The violence is the latest twist in a conflict pitting Bangkok's middle class and royalist elite against the mostly poor, rural supporters of Yingluck and her brother, Thaksin Shinawatra, a populist ex-premier who was ousted in a military coup in 2006 and lives in self-imposed exile.
Yingluck told a news conference police would not use force but the national security chief said rubber bullets were being used as protesters threatened to advance on Yingluck's office, the focal point of the demonstrations since the weekend.
A hospital official later said two protesters had been wounded by gunfire.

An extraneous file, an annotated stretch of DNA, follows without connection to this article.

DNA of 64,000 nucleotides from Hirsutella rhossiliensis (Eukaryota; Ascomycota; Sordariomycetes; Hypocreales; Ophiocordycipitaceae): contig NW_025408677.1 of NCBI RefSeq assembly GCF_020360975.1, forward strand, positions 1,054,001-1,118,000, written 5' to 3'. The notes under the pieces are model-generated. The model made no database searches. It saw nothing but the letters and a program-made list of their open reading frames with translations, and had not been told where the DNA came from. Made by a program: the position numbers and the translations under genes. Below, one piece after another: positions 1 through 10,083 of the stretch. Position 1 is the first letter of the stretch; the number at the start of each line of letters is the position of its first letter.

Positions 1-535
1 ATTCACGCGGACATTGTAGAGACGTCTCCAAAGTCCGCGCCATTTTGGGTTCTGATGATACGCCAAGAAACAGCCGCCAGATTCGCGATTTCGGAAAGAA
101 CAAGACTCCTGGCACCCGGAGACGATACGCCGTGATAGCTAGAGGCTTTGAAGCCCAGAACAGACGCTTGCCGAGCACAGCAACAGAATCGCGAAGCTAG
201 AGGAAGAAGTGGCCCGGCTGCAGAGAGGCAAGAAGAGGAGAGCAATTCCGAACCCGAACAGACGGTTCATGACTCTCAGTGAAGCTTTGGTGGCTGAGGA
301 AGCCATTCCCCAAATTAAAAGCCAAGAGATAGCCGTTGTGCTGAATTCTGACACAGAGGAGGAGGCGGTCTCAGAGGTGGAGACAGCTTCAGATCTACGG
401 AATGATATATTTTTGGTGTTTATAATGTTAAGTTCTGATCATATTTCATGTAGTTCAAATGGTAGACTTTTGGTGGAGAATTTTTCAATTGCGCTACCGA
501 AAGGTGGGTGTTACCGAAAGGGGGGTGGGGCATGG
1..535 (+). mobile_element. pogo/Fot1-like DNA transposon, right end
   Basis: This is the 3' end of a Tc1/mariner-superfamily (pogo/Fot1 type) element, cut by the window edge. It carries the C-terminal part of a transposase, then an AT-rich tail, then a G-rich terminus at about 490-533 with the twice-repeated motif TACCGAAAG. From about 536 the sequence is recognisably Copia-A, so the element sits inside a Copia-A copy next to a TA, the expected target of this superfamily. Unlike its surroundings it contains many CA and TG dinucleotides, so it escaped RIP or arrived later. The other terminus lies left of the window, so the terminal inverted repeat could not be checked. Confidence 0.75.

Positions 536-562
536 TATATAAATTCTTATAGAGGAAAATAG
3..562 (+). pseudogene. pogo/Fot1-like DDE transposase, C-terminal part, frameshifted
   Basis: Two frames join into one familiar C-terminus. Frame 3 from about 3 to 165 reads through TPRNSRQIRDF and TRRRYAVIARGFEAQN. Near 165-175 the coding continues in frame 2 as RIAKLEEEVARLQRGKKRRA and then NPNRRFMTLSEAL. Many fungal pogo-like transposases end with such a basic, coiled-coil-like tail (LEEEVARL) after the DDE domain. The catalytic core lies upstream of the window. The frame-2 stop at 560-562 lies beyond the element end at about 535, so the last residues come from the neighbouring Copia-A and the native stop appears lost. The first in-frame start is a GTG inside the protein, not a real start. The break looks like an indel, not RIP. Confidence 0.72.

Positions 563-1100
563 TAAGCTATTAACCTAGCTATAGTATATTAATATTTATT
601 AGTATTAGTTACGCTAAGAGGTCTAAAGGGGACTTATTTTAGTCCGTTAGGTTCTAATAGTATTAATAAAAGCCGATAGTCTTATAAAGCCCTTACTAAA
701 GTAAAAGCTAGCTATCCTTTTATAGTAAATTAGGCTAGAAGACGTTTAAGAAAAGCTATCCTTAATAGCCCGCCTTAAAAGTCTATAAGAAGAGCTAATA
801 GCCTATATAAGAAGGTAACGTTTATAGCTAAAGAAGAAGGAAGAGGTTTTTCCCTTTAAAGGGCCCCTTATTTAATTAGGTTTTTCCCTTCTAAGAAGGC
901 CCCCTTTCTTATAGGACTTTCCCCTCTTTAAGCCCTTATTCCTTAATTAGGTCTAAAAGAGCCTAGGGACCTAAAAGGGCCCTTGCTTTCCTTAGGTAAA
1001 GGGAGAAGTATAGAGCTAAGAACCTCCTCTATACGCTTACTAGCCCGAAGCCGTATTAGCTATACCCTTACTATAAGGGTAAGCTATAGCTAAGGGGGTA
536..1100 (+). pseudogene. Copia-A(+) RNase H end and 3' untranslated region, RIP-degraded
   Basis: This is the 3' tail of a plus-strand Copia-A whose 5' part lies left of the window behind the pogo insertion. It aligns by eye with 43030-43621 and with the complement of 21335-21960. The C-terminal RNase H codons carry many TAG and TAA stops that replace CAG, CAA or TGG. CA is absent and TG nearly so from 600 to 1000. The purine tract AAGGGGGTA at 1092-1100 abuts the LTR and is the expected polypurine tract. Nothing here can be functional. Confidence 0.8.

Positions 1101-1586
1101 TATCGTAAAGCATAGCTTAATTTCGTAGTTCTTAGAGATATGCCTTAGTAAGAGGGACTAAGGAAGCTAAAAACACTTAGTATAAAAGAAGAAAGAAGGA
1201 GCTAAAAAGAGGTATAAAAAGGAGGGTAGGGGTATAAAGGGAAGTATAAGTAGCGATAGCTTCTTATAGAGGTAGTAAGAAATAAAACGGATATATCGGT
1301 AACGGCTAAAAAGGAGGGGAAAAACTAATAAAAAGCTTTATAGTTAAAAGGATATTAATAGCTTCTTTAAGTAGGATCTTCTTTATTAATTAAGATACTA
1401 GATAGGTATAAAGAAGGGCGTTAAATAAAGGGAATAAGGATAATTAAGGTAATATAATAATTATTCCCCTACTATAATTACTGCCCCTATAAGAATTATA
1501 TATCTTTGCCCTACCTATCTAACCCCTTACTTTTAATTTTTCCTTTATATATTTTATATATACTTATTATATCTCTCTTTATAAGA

The number of protesters was well down on the 30,000 at various sites on Sunday, but hard-core elements broke through concrete barriers set up around Government House, Yingluck's office in the heart of Bangkok. After using canister upon canister of tear gas to repel them on Sunday, police stepped up their response yesterday.
"We are alternating between the use of water cannons, tear gas and rubber bullets," said Paradorn Pattanathabutr, head of the National Security Council.
"Rubber bullets are being used in one area only and that is the bridge near Government House."